Raleigh, whose history dates back to 1887, has been enjoying a bit of a resurgence lately, with some solid-looking bikes and Team Raleigh garnering exposure for the Nottingham-based brand with its Militis Team bike.
- HIGHS: Race-inspired handling; wheels
- LOWS: Aluminium seatpost
- BUY IF: You want race-proven geometry that doesn't cost the earth
The Militis Comp is the aluminium brother of the full carbon race bike, and benefits from the same race-proven geometry. The Comp is constructed from double-butted 6061 aluminium, helping to keep the bike's overall weight down to 8.3kg.
Raleigh's reasoning behind using aluminium over carbon at this price is that it is not only able to create a frame that's competitive on weight, but also to spec higher grade components. Raleigh has also given the frame a velvety paint finish, quite unlike any other bike.
The first thing you notice with the Militis is the bike's eagerness to drive forward. This is in part thanks to the classy Cole Rollen Elite wheels. At 1,626g per pair, they're not carbon light, but they're an excellent addition to a bike at this price.
They accelerate well and feel lively, ideal for attacking short climbs and sprints for signposts. Their 28mm depth offers a degree of aero benefit too, helping maintain speed on flatter sections, while 20 spokes up front and 24 at the rear build into a wheelset stiff enough to stand up well to big efforts out of the saddle.
Given where the bike's geometry has come from, it's no surprise to find a bike that performs well at speed, with a short head tube that allows you to get a low, aggressive stance over the bike. The head-tube is also tapered and with the deep-bladed Raleigh C6 carbon fork – the same as found on the race spec Militis Elite – results in a stiff front end.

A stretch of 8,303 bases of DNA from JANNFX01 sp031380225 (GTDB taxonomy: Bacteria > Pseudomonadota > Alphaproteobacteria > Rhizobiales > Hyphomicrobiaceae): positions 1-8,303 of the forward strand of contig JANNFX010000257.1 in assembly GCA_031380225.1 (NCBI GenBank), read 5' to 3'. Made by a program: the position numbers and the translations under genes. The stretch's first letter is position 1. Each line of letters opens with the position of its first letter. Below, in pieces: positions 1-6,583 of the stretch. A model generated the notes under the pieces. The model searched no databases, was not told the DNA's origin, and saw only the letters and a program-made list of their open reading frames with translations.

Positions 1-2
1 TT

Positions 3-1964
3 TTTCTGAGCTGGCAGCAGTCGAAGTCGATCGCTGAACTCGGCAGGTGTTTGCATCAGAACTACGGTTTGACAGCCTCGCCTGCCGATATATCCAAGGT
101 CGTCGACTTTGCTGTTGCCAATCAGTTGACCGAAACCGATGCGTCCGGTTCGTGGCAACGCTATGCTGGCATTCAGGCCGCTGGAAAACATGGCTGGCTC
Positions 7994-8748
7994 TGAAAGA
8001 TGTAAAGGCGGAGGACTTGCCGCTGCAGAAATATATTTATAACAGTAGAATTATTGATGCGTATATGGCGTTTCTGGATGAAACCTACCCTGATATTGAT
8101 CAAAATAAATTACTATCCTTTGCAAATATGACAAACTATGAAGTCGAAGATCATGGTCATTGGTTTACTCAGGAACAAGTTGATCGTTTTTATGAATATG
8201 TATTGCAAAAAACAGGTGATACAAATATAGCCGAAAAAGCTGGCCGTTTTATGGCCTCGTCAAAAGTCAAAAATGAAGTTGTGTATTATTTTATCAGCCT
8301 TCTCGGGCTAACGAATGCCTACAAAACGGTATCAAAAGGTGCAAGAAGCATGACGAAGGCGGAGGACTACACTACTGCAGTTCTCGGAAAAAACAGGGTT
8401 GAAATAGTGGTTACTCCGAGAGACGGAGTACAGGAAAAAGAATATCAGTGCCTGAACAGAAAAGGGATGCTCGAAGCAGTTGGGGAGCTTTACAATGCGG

This partly accounts for the Militis cornering well; it's possible to carve bends with confidence, and mid-corner line changes don't seem to faze the bike. Handling is nippier than a more relaxed sportive bike, as you'd expect, but not so much that it feels nervous.
Point the bike uphill and the Militis climbs well. The frame's stiffness is impressive, partly thanks to the wide down-tube and the Press-Fit 30 bottom bracket, giving plenty of weld area at this crucial junction.
Aluminium bikes aren't always as compliant as their carbon counterparts, but the carbon fork and Rollen Elite wheels do provide an element of comfort. The frame certainly isn't the harshest we've ridden, and at higher speeds it handles road vibrations well. The Militis is fitted with a 31.6mm aluminium seatpost, though, and it certainly wouldn't hurt to swap it for a carbon post.
While the contact points are aluminium rather than carbon, Raleigh has specced some decent components. SRAM Rival shifters and derailleurs provide accurate shifting, and though the S300 chainset is non-series it offers ample stiffness for transferring your efforts.
The S-Series chainset is very similar to the Rival chainset
Raleigh has opted for 53/39 chainrings with an 11-28 cassette so those looking to race might prefer a closer ratio cassette, as jumps between gears are noticeable in the middle of the block. Finishing off the package are Schwalbe's Durano S tyres, which are among the best hard-but-fast tyres around.